Friday, May 29, 2020

Everest | 67th Anniversary of the First Ascent May 29th 1953

Hillary and Tenzing about to leave the South Col to establish Camp IX on the south east ridge - May 28th 1953 - Photo By Alf Gregory / Copyright Royal Geographical Society
Today is sixty seven  years since the first ascent of Everest. And due to the cornavirus global pandemic there will be no ascents of the mountain from the Nepal side in 2020. As I write this post news has just come in that a Chinese team have climbed Everest from the Tibet side. 

On 29th May 1953 at 11.30 am, a Sherpa and a New Zealander became the first men to stand on top of the highest peak on this planet.  However the intervening years has seen a sea change as far as Everest is concerned. The mountain   has now become a playground for guided expeditions, with clients paying between thirty thousand  to  eighty thousand dollars or more to stand on the highest point on earth. The South Col route climbed in 1953 is now disdainfully referred to as the “yak trail”. The dangerous icefall below the Western Cwm is maintained by a team of sherpas right through the season led by a senior “Icefall Doctor.” 

In order to make it possible for the clients to summit Everest, the entire mountain has fixed rope from bottom to top and the first to summit each year is a Sherpa team. 

Kami Rita Sherpa created a new record in 2019 by summiting Everest 24  times - week he has summitted Everest twice in the 2019 season -  the most by any climber breaking his own record of 22 summits. I wonder if anyone will break Kami's record - maybe Kami himself  in 2021. 

 However, this post recounts through photographs,  the 1953 climb, the historic ascent of the first two men to summit Everest and the team of climbers and sherpas who supported them through this endeavour.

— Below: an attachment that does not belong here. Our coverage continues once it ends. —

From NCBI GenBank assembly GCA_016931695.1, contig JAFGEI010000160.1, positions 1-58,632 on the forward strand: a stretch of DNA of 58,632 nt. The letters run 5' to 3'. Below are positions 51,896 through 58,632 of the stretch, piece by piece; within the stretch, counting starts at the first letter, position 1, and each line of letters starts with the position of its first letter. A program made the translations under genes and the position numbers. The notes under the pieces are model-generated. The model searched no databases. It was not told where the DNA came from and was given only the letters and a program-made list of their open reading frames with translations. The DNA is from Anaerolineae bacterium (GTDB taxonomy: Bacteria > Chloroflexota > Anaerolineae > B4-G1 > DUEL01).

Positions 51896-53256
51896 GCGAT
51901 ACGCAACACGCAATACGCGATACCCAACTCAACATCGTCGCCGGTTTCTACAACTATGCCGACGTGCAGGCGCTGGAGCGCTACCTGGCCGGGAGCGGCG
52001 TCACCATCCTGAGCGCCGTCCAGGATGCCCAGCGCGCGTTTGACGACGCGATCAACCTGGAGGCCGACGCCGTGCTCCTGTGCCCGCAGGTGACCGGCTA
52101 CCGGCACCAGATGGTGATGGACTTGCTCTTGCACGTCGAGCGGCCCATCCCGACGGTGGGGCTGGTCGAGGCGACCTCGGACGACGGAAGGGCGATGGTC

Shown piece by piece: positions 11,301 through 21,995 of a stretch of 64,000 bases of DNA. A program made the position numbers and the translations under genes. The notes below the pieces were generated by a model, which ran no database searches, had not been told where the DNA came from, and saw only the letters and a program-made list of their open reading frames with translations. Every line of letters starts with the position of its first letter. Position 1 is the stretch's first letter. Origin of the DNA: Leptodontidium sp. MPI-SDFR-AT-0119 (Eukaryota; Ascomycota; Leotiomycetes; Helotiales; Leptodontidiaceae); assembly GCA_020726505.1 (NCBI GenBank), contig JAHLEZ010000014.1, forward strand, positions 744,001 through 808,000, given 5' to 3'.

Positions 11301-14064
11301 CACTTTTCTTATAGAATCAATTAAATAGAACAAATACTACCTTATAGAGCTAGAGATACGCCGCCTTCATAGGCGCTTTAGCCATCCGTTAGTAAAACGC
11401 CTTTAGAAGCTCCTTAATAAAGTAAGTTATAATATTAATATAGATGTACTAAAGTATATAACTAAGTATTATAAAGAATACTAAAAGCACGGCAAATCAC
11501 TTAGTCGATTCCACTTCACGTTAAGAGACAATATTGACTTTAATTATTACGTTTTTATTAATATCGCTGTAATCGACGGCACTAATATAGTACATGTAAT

Wednesday, May 27, 2020

Annapurna South Face | 50 Years of the First Ascent May 27th 1970

Don Whillans and Mick Burke at a snowed under Base Camp

The route of the 1970 British Annapurna South Face expedition 
On 27th May 1970 just before the monsoon was going to break Don Whillans and Dougal Haston reached the summit of Annapurna I by the difficult south face route. This climb by a  British expedition led by Sir Chris Bonington   was a landmark one  in the sense that it was the start of big wall climbing in the Himalaya especially on 8000 metre peaks by the difficult routes. For the British, it was possibly the most important climb after the successful ascent of Everest in 1953.

Sadly, on the descent  from the mountain an ice avalanche without any warning  below Camp II killed Ian Clough, one of the climbers.

Interestingly, the year 1970  saw a number of  big wall climbs  in the Himalaya and Karakoram- The Rupal Face of Nanga Parbat was attempted by the Germans, The Japanese on the south west face of Everest, the French on the  west ridge and buttress of Makalu and the British on the south face of Annapurna.

This post shows some historic photographs from the 1970 climb very kindly shared with me by Sir Chris Bonington. 

Friday, May 22, 2020

Everest | The West Ridge May 22nd 1963

Tom Horbein
 “But at times I wondered if I had not come a long way only to find that what I really sought was something I had left behind.”

Willi Unsoeld
Today is the 57th anniversary of one of the most epic and iconic climbs on Mount Everest - the first ascent of the West Ridge and the first traverse of the mountain. 

As the British newspaper The Guardian mentions "The American pair, Unsoeld and Hornbein, achieved a major climb by what was undoubtedly a very difficult route which no previous party had explored at all. In 1953, the British party stood on the shoulders of the Swiss party of 1952, and the Swiss to some extent on Shipton's reconnaissance of the Khumbu Icefall in 1951. The Americans were on virgin ground for more than 9,000 feet. Second, these two made the first traverse of a great Himalayan peak, ascending on one side and descending another. Third, two American parties reached the summit on one day by different routes. 

On 21st May 1963 at six o’clock in the evening two climbers reached 27,205 feet (8300 metres) to set up Camp 5W on the west ridge of Everest. Tom Horbein a US anesthesiologist then 32 years old and Willi Unsoeld , a mountain guide then 36 years of age were poised for the final push to the summit of Everest by a new route. 


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